We all know that Fender is one of most recognized and enduring brands in the history of electric guitar. Leo Fender’s innovations helped shape the landscape of music, providing musicians tools to reach new heights. The company’s greatest outputs are still favored by players everywhere and in numerous genres. Today, we’ll be walking through a Fender Blues Deluxe Reissue review to see how the new amp compares to the classic.
The Fender Blues Deluxe Has a Storied History (& Sound)
The Fender Deluxe amp goes all the way back to the late ’40s, with a production run from 1948 to 1966. The Tweed Deluxe of the ’50s was a medium-sized and powered combo tube amplifier. The idea was that guitar players could keep up with a small band and not be drowned out by other instruments.
The so-called “Tweed” Deluxe is named such because of it’s light brown cotton twill covering, revived in the reissue we have today. It still has a single 12″ speaker and two channels with shared controls. When Leo Fender first delved into amps, he actually wanted them to stay clean even when they’re pushed at high volumes. The original Tweed Deluxe is known for breaking up and saturating, which guitarists loved. To this day, it’s one of the most beloved amps Fender ever produced.
Fender Blues Deluxe Reissue Review
The latest Fender Blues Deluxe Reissue is a throwback to a throwback. In 1993, Fender had the Tweed Series — a proper tribute to the 1950s amps discussed above. Now, we have the Blues Deluxe Reissue, which is more or less a newer interpretation of the Tweed from the ’90s.
Speakers & Specs
The Blues Deluxe Reissue is a two-channel 40-watt tube combo with a single 12″ Eminence Special Design speaker. The two channels are Normal and Drive. The amp has an effects loop, bright switch, and onboard Fender spring reverb.
Build & Body
The overall build quality is excellent from an amp of this value. Construction feels solid, and the lovely vintage tweed covering looks the part as much as it sounds the part of classic ’50s Fender.
Its body is medium-sized at approximately 19″ high, 23″ wide, and 11″ deep. The Blues Deluxe Reissue weighs a hefty 45 pounds but isn’t so heavy as to be a nuisance loading in or out. In regards to build quality, it’s also worth noting the amp’s upgraded modern circuitry.
The controls reflect those of the original amplifier. They’re situated on top of the amp near the rear, backed by a chrome faceplate. The controls themselves are simple: Presence, Reverb, Master, three-band EQ, Drive, and Volume. Despite its simplicity, the Blues Deluxe offers a good deal of versatility in addition to recreating classic Fender tone.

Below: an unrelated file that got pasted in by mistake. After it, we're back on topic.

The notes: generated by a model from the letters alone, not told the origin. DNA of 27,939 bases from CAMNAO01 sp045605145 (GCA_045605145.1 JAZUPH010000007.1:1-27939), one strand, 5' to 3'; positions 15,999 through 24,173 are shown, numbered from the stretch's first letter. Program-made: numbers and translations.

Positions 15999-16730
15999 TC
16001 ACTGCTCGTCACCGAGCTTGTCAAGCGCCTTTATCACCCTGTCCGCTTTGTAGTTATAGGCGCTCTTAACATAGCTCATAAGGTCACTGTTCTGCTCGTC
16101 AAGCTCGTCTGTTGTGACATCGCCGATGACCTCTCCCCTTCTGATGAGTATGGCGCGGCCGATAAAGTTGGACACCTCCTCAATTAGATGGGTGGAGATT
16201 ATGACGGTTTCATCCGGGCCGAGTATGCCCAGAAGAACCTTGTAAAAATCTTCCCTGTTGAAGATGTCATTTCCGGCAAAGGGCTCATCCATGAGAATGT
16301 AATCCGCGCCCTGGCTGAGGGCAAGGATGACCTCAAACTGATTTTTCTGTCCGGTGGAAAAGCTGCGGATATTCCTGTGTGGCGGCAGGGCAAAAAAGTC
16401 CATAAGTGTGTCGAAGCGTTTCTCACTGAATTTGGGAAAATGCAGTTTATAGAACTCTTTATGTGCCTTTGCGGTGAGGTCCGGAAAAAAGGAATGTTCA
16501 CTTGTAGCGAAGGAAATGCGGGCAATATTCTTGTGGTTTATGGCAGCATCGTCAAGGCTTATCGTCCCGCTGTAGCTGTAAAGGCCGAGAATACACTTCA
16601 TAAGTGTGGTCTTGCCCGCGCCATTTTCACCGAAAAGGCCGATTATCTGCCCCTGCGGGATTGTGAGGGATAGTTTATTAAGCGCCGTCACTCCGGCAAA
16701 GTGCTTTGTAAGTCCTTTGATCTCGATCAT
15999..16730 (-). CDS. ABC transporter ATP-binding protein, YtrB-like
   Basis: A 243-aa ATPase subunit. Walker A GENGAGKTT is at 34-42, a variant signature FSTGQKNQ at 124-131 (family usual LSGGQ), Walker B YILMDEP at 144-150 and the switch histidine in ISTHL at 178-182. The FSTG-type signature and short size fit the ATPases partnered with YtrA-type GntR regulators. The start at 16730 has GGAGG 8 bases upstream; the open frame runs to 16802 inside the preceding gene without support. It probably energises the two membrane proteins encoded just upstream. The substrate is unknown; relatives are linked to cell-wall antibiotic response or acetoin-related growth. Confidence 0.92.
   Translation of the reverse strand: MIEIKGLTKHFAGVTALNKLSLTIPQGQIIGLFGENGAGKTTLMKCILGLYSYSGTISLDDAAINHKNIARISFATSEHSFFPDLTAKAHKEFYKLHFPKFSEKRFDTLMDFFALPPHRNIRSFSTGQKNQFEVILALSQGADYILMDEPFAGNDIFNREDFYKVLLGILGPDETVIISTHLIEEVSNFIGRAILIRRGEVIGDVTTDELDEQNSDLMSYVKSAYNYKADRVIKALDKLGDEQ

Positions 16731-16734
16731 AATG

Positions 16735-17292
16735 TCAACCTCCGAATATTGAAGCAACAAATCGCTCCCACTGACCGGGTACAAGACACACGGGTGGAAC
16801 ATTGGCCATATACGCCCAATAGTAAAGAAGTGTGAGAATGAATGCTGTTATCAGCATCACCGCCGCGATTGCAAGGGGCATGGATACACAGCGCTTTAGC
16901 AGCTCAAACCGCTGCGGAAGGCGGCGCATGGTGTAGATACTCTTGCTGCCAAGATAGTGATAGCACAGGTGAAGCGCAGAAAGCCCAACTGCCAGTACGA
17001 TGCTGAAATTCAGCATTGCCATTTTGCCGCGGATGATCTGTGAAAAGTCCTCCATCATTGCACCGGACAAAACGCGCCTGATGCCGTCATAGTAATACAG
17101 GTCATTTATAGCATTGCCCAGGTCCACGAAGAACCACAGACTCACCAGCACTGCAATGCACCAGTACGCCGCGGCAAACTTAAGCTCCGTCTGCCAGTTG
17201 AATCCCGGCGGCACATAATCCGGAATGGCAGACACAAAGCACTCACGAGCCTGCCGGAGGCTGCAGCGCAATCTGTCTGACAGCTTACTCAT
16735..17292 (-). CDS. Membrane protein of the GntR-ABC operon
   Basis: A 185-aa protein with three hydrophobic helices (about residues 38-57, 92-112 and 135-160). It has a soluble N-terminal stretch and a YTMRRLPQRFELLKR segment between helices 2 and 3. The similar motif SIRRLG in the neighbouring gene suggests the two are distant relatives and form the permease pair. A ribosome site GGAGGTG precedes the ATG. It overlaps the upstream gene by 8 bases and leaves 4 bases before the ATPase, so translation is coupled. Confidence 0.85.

Fender Blues Deluxe Reissue Sound
Most importantly, how the heck does this amp sound? It is every bit a vintage-voiced tube combo for blues, rock, and country players. It’s obviously just a tool for sound and not genre-exclusive, but players seeking a 1950s-style tone will get exactly what they’re looking for with this amp. It sounds good at both low and high volumes, and has that familiar and beloved break-up when you push the tubes hard in addition to plenty of clean headroom for chimey Fender cleans. What more could you want?
Blues Deluxe vs Hot Rod Deluxe: How Do They Compare?
When Fender revamped the Blues Deluxe in the mid-90s, they made the Hot Rod Deluxe. It threw in a third, dirtier channel with different circuitry. It remains an extremely popular amp, but the Blues Deluxe Reissue is a bit more subdued. The Blues Deluxe today has the vintage vibe that players have loved forever.
Who Is the Blues Deluxe Reissue Made For?
The Fender Blues Deluxe Reissue is ultimately made for anyone looking for the classic American tone that revolutionized the sound of 1950s blues, rock and roll, and country. It’s an amp you can plug straight into and get iconic sounds. Considering the amount of clean headroom, it can also serve as a decent pedal platform.
Closing Thoughts: The Blues Deluxe Reissue Offers a Timeless & Classic Sound
A reissue is just that, and Fender nailed it with the Blues Deluxe. That sound from the ’50s isn’t a relic from the past; it’s a sound that’s still at home in contemporary music. If you want a timeless amplifier, this affordable reissue is the way to go.